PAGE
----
By Josh Kenehan
Challenge the Ancient Greek gods of myth in this side-scrolling 2-D platformer. Wield their own might against them as a mere mortal. Bring low those beings who thought themselves above humanity and cast it aside.
In Apotheon, you play as Nikandros, a Classical hero invented for the game’s purposes, to represent mankind against the wrath of Zeus and his followers, in their very place of power, Mount Olympus. Immediately, the game immerses the player in a living black-figure painting, as if a Greek vase of old has come to life. The beautiful surroundings are completely enrapturing. A great attention to detail was paid by the artistic leads at Alientrap games. Famous sculptures and paintings of Ancient Greece are hidden throughout the open world, for those who have the eye for them. The faithfulness to the myths is incredible, to the temperament of the gods and their lessers, to the ugliness of the foul immortal creatures.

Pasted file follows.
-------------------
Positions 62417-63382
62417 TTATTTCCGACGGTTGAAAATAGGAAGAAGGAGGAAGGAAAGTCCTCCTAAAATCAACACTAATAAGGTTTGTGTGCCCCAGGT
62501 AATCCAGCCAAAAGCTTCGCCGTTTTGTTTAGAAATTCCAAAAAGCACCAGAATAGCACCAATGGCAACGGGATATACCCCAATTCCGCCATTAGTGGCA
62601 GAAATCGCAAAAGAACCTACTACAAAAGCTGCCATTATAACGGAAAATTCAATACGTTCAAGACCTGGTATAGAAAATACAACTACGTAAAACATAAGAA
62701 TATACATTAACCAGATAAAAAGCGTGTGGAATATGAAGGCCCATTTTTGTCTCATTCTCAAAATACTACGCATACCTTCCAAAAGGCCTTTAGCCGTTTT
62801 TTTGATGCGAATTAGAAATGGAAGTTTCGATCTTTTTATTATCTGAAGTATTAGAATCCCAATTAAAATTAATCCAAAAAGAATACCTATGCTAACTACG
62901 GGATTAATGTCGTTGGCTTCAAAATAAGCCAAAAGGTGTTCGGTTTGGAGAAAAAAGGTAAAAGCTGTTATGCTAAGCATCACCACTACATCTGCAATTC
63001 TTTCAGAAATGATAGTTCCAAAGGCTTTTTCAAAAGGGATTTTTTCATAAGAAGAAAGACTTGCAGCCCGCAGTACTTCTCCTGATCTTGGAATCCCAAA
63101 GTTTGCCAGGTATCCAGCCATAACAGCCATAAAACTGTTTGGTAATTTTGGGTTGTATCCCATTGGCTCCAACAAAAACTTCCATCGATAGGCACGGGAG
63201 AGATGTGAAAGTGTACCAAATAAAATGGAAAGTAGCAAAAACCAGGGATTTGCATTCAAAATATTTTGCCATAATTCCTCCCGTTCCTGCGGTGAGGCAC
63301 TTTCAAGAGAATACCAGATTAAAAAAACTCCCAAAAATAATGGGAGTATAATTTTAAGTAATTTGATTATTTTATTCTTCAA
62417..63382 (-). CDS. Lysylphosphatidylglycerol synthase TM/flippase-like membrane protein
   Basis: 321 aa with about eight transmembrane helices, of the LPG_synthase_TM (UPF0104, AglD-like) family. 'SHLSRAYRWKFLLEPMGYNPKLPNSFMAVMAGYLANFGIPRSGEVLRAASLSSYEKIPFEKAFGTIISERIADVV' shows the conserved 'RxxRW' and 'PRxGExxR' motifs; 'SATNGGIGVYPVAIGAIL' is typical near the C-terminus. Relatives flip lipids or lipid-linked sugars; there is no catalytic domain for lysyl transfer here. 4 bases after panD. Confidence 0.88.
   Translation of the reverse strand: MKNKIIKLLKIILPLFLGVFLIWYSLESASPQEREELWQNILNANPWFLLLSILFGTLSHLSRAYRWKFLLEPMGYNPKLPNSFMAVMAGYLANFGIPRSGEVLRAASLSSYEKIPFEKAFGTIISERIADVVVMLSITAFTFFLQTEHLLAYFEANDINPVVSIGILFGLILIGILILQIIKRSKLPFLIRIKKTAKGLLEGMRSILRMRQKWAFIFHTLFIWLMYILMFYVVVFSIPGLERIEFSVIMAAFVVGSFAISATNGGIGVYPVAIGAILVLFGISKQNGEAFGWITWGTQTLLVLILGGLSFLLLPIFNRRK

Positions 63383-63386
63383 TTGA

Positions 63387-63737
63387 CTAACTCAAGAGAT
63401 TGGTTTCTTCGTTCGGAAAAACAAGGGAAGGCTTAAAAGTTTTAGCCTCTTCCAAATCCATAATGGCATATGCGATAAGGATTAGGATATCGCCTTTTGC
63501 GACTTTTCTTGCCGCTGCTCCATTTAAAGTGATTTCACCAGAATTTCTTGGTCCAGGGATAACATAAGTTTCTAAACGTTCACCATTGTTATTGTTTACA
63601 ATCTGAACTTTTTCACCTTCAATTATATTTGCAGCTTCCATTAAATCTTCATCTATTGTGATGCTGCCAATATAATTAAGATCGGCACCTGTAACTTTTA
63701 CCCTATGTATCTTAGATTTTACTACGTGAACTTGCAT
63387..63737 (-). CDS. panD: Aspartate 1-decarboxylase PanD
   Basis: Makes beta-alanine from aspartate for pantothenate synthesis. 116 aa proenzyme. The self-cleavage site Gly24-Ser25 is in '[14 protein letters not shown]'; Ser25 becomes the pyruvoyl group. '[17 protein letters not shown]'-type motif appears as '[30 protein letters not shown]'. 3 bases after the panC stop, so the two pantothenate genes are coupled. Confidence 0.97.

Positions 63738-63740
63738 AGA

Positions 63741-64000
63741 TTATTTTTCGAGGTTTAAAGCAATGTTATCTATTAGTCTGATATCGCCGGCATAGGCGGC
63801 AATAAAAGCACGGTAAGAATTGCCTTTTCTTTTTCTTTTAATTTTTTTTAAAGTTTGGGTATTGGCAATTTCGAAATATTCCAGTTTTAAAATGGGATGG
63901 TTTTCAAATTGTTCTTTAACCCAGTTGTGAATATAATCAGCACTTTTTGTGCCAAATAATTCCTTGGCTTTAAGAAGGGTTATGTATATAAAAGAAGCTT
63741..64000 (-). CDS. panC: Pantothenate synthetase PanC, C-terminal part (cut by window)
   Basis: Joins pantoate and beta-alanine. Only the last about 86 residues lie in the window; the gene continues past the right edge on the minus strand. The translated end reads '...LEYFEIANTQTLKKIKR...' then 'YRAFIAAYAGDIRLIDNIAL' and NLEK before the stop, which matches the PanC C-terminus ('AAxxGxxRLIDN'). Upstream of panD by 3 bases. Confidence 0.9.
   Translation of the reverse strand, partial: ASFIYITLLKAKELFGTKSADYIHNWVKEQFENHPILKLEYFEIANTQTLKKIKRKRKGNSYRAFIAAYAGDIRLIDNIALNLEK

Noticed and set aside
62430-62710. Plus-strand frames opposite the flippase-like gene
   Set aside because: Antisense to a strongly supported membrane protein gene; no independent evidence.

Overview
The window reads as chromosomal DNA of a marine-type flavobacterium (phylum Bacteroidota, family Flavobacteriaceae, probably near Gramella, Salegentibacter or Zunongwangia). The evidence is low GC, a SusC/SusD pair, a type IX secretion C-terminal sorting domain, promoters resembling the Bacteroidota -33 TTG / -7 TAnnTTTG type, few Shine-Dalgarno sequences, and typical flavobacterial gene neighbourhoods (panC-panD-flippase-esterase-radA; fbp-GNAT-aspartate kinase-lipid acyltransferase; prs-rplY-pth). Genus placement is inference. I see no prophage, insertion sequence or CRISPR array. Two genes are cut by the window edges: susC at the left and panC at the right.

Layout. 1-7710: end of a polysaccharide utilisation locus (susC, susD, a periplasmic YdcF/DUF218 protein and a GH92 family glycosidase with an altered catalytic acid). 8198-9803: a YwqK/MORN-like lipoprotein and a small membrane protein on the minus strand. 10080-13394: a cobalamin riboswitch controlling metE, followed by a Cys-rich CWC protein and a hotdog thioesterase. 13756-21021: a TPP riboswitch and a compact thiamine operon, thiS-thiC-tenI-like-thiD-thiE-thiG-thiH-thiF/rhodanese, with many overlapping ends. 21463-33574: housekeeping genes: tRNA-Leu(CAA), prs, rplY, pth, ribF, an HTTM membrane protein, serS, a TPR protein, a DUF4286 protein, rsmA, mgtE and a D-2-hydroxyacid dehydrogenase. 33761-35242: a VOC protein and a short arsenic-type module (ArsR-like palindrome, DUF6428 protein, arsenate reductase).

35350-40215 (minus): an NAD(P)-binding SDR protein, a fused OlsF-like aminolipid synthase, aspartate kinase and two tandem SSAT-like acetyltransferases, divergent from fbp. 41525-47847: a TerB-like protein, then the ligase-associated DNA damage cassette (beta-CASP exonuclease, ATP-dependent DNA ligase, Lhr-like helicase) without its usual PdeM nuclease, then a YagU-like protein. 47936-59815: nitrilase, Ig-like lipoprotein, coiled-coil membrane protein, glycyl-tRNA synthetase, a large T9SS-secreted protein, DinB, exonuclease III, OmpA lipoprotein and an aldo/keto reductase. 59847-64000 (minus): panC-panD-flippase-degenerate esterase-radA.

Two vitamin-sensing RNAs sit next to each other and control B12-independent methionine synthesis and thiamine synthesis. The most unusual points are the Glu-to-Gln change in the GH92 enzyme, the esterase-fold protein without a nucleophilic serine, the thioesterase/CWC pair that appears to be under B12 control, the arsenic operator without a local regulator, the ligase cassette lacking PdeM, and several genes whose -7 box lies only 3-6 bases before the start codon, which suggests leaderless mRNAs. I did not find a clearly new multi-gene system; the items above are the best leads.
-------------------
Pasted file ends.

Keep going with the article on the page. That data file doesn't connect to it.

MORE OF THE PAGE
Apotheon contains the continual gratification of upgrading and gathering loot, building your warrior to the mightiest he can be, in the arms of the heroes of epic poetry. As the difficulty increases, holding onto the gold one finds can become a chore. Potions and equipment are in constant need of replenishment, as enemies can be found in any location, depending on the player’s treatment of the locals.
The music, coupled with the beautiful scenery completely envelopes the player in the Greek world of legend. The voicing of the characters leaves something to be desired, however. The English inflection and slang works to an extent (not to suggest the developers should have used Ancient Greek), but it seems out of place in many instances. There isn’t much character development, especially since the protagonist is seemingly mute, and the plot is straightforward and not incredibly engaging. The game doesn’t try to reach for this though, as the gameplay and immersion appear to do the heavy lifting.
Combat is fun, as the ever-expanding arsenal and variety of enemies with different weaknesses keeps the player on their toes, and keeps the gameplay fresh. Puzzles are frequent, and backtracking for extra loot, a staple feature is these kinds of games, is seen much of. The feeling of an open world is amplified by the side-quests that aid the player in their battles. They’re often needed, as fights can quickly escalate in difficulty in the journey toward Olympus’ peak.